Airlines Behaving Badly

Airlines Behaving Badly

United Airlines has changed its employee booking policy. As of Friday, crew members must be booked 60 minutes in advance and cannot bump passengers that are already on a plane. Well, duh. 

This policy change has come about because of a recent incident, captured on video. Normally I don't like to judge an airline or any other company on one incident. Even with video evidence, I'm aware of the fact that I don't know what happened before the cameras started rolling. 

But—wow—this video is crazy.

Talking Politics: Freedoms of Speech in Canada and Around the World

Well here we are, federal Election Day in Canada. This has—as the media constantly reminds us—been the longest-running election campaign in Canadian history. It’s important to be informed, though it can be exhausting to try to navigate the constant barrage of mixed messages...

Korean Parliament First Fistfights, Then Passes Bill

It's the same old parliamentary story: one party wants to pass a bill, opposing party has concerns, negotiations fail, both parties wrestle each other to the ground like wild animals in expensive clothing. It's a tale that has passed down from news programs to viewers for generations---well, as long as South Korea has been a democratic country, that is.

Screenshot from the Reuters video

Screenshot from the Reuters video

Democracy is supposed to give people voices, but here in Korea, it means fists. I don't know how this isn't embarrassing for politicians here, especially since it is a common occurrence. Just a few months after I moved here, there was a fight (video) in December 2007 about now-President Lee Myung Bak's fraud investigation. A man had to be removed from the room by stretcher. Last year in December, there was another one (video), this time about the free trade agreement with the US. Someone involved in this fight suffered head injuries; not surprising when you hear that sledgehammers were involved. And now this year there have already been two: one in January (video) and one this week (video), both ending with some hospital visits.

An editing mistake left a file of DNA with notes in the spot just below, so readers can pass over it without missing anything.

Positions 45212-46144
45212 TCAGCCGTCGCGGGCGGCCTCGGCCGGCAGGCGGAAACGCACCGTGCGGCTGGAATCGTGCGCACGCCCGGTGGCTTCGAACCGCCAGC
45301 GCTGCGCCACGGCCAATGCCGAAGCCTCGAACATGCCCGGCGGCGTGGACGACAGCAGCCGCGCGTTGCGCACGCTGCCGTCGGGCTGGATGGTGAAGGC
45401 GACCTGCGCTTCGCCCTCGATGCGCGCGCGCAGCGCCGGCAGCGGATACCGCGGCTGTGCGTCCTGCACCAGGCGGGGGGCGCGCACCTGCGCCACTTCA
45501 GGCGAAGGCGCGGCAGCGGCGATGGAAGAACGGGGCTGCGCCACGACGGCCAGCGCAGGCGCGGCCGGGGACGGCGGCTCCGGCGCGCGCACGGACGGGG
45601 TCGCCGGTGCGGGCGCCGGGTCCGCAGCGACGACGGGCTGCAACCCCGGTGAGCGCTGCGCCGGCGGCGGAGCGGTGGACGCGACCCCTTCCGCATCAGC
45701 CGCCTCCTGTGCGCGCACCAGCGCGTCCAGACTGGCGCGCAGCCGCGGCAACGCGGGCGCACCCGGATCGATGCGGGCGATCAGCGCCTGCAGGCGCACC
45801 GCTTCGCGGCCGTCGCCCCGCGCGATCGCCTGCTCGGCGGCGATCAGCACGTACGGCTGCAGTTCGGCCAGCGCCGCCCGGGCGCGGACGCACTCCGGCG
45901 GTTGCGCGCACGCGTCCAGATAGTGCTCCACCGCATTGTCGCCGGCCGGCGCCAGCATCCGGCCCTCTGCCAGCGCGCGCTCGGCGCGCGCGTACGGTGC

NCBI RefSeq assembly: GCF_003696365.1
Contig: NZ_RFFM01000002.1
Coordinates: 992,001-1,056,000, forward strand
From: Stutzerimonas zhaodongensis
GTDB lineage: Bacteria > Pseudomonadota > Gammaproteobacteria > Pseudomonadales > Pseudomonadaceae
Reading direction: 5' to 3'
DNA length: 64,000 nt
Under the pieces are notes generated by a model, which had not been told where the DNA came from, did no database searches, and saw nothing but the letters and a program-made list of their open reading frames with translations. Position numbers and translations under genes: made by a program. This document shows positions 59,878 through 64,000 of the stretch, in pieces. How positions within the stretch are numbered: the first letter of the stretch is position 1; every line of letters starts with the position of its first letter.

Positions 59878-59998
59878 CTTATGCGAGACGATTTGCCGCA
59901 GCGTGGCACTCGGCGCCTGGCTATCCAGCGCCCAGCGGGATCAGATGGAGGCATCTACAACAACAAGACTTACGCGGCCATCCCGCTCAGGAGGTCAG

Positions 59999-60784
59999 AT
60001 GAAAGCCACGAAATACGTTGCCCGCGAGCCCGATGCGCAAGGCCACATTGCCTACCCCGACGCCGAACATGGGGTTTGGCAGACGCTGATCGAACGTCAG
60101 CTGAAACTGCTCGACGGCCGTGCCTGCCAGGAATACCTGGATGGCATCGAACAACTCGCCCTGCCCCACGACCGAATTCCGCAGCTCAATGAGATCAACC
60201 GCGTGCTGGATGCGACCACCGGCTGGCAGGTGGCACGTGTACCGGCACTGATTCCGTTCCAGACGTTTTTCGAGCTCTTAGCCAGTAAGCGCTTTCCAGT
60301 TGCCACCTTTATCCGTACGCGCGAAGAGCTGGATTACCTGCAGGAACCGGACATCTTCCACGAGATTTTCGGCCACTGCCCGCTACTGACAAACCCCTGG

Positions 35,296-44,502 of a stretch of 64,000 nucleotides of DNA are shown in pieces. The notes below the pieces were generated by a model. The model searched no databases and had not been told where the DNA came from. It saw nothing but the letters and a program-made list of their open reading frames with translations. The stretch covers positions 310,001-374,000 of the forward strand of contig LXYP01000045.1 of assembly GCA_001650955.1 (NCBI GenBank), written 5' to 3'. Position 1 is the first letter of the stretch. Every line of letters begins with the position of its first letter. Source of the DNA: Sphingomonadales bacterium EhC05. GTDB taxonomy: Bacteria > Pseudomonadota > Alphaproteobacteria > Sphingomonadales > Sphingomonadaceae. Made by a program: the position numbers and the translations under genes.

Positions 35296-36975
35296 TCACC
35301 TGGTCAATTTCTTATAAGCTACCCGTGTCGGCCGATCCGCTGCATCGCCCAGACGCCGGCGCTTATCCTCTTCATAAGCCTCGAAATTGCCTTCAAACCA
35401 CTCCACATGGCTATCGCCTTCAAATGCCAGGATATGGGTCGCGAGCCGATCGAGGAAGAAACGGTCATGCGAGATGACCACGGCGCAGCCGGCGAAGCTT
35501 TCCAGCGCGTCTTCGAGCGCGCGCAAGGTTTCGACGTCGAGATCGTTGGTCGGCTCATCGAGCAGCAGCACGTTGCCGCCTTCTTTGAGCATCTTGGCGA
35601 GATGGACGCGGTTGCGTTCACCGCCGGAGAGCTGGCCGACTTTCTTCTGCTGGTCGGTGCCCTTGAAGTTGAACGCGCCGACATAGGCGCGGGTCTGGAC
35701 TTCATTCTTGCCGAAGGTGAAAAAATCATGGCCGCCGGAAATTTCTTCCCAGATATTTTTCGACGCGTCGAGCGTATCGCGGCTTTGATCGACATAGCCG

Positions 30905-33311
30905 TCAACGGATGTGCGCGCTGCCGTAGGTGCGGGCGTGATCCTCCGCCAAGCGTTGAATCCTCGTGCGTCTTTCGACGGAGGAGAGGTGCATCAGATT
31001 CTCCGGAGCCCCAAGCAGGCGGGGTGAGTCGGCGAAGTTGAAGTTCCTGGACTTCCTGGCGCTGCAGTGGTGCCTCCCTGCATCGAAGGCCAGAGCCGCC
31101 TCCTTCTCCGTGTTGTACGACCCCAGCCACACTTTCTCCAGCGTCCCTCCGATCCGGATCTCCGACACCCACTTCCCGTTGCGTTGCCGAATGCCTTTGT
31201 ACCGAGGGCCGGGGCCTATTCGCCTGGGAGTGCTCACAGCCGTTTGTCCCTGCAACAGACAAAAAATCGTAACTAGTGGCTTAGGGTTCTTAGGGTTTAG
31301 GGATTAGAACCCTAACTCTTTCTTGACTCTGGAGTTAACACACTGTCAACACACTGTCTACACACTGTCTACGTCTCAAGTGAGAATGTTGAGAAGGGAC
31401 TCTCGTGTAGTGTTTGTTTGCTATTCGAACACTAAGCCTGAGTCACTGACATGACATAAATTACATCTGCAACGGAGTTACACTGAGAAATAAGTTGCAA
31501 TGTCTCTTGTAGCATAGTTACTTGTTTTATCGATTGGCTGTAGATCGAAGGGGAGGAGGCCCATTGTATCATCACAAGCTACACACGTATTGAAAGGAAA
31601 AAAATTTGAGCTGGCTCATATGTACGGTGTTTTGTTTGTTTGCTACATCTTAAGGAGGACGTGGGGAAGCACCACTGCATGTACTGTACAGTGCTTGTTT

I haven't quite been able to understand what January's brawl was over (a protest or blockade or something---though I'm beginning to think it doesn't really matter), and the one this week involved opposing views on a media bill. Which was passed, by the way.

The Koreas Call Hillary Clinton a "Funny Lady" & a "Role Model"

This week, Hillary Clinton made the news for her exchange of words with North Korea. After she likened North Korean leaders to "unruly children" whose antics should be ignored, they responded: “We cannot but regard Mrs. Clinton as a funny lady, as she likes to utter such rhetoric, unaware of the elementary etiquette in the international community,” the North Korean statement said. “Sometimes she looks like a primary schoolgirl and sometimes a pensioner going shopping.” (New York Times) That's a harsh statement, especially compared to her visit to Seoul earlier this year.

In late February, she made a speech at Ewha Women's University, where she impressed the audience of a few thousand female students. After the appropriate applause for her equally appropriate speech on women's empowerment, there was a town hall-like Q&A session. She spent the hour answering personal questions about her upbringing, finding love, her family and balancing motherhood and her career, feeling a little "more like an advice columnist than a secretary of state" (New York Times). A couple weeks later, Clinton was voted as the most respected international role model for women by the school's freshman students.